So when the messengers first appeared, we were startled to meet anyone who had not heard of The Book and as a result did not live lives according to the Book. We did know anyone could live that way. How could one lead a happy, moral life apart from the Book? So we decided to share with them The Book, we gave each of them a copy and invited them to join us so that they might learn the interpretation and application of the text and live as we do.

Before they arrived, gatherings were simple. We came together, the Book was read, we were told what it meant and how to apply it. At the first meeting, the messengers did nothing but disrupt the gathering. One asked: "Is this passage a metaphor or absurd exaggeration to make a point?" Another spoke up: "Could this be interpreted the other way around, as well?" The third pondered: "Is this the original language or an interpretation?"  And the fourth concluded: "It seems to me that the application could be just as valid if lived out this way, rather than that way." Since these were all legitimate ideas, meant in a good-spirited curiosity, we called upon the leaders of the gathering to answer them - as the rest of us were unprepared for such inquiries - not having had any disagreement on the Book as far back as the oldest of us could recall. The leaders decided to spend the evening consulting each other on the matter, studying the official commentaries, and would get back to us in a special gathering once they were ready to answer the questions.

But that would take time, and the impressionable youth were awe-struck  by these messengers who had a new way, a different perspective of looking at things, owing to their upbringings without the guidance of The Book. The idea they latched onto was the messengers concept of love. The messengers came from a place where there wasn't just one book, but there were many. Not all of them believed in the same book and the ones who did have the same book had different interpretations of it. In their book, there was a story about a being who made the rules, but his love for the human beings he made could not be denied. He broke the rules and found a way to save human beings in the process. Obeying rules is a kind of love, but sometimes loving people means breaking the rules. There was one story, about a woman who was caught breaking the rules. Their teacher said that whomever hadn't broken a rule ever may be the one to punish her. But everyone there had broken the rules except for the teacher. When he looked around and saw that the people who wanted to punish her were gone, he had no desire to harm her and let her go. It was the teacher's love that broke the rule that rule-breakers must be punished.

In the hours between the disrupted gathering and the elder's special gathering, this idea of breaking the rules for the ones you love began to spread like wildfire. The messengers had fully read The Book and had different ideas about interpretation and application and meaning and significance.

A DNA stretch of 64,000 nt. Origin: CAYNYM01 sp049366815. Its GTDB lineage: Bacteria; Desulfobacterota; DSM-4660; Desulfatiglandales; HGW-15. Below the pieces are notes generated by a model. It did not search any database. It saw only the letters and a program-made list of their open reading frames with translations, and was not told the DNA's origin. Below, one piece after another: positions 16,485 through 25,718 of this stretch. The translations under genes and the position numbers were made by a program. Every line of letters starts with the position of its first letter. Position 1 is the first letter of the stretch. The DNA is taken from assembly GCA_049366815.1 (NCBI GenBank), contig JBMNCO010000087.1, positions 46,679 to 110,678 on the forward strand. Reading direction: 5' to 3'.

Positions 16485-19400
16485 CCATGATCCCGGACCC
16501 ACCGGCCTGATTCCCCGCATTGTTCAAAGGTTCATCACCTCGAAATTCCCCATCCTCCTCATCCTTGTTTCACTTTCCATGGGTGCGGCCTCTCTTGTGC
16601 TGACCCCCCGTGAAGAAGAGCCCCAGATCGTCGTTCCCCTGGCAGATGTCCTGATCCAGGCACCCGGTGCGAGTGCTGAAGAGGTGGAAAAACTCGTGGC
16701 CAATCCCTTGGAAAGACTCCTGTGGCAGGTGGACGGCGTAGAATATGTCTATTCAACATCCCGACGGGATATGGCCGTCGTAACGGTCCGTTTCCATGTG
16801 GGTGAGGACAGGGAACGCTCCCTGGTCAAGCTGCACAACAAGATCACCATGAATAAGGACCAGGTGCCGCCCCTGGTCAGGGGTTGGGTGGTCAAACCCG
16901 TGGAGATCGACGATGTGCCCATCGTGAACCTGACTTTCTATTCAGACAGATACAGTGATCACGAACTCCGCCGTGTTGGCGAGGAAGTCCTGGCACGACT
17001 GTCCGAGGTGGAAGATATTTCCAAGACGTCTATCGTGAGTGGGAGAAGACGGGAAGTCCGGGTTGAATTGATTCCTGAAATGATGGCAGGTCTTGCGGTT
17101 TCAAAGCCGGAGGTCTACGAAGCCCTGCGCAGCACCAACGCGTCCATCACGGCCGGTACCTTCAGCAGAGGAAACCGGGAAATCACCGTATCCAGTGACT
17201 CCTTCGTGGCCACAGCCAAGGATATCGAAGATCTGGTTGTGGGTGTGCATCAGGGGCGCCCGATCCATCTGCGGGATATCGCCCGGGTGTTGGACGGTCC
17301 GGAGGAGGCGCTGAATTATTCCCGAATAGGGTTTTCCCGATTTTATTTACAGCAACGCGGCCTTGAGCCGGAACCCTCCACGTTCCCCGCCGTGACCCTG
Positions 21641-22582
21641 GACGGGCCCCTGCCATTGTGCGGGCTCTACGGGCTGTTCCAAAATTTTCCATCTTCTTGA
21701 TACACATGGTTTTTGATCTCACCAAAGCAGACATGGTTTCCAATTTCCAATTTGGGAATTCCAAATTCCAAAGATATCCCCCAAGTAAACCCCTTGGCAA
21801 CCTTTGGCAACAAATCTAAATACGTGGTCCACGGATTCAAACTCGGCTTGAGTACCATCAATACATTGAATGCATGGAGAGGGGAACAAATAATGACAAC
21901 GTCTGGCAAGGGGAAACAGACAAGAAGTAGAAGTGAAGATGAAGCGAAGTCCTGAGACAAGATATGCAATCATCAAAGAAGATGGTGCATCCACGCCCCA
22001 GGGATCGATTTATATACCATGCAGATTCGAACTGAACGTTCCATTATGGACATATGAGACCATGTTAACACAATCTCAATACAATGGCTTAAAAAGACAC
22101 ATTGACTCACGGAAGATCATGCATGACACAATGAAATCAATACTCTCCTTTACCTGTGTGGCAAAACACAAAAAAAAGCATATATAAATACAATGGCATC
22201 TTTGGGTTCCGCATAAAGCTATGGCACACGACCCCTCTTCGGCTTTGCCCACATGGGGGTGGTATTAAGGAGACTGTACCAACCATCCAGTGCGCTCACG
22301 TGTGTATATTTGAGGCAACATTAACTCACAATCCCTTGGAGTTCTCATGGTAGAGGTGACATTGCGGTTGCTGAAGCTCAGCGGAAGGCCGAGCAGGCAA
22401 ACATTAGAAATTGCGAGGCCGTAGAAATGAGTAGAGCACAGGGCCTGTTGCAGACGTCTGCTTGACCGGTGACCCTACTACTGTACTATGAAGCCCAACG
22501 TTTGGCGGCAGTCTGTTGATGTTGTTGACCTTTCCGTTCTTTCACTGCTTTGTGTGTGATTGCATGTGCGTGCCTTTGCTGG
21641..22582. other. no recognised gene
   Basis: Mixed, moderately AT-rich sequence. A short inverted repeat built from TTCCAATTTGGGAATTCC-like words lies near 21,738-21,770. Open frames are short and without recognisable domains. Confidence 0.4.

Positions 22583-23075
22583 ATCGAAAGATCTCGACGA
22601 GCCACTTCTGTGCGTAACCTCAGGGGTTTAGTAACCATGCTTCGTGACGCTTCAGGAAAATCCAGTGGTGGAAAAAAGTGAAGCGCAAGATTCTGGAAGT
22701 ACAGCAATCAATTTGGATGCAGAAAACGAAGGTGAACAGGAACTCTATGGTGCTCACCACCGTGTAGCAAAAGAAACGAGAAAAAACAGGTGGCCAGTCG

In the hours between the disrupted gathering and the elder's special gathering, the adults watched nervously as the youth were being swept up into something new and dangerous. They were falling away from the one interpretation of the book and choosing to believe in different interpretations. They talked about this love that breaks the rules and asked: "If you love me, you would break the rules to release me from punishment, right?" The adults had no idea what to make of these strange ideas.

By the time the special gathering had been called, the elders were faced with an entirely new problem. This fusion of new and different ideas had eroded the system - it destroyed centuries and decades worth of compliance and brought discord and dissension. Their answers were all but ignored - "The Book is to be understood in the manner in which it is read." "There is one interpretation of the Book." "The language of the Book is that in which it is written." "There is one application of the Book and that is according to the one interpretation of the Book." All seemed irrelevant in light of the question on love. To them, the loving thing to do was to obey; was it not written: "Obedience is love and to love is to comply with the authorities over you."?

Towards the end of the meeting, the messengers were called away - as suddenly and strangely as they had appeared - in like manner they left.

"This will all blow away," One leader remarked, "So long as we adhere to the Book, then we will live in an order of peace and harmony, as we were before, so shall we be again."
"It's all too true, my friend, the youth often brim with excitement over every new thing, but new things eventually become old and tired. They will lose interest soon enough." Another agreed.
"Change is dangerous. Better to stay the course. Section three, chapter nine, verse sixteen." One stated. They all nodded in agreement. Now was not the time to break with tradition.

August 4, 2016

Yesterday, Today, and Forever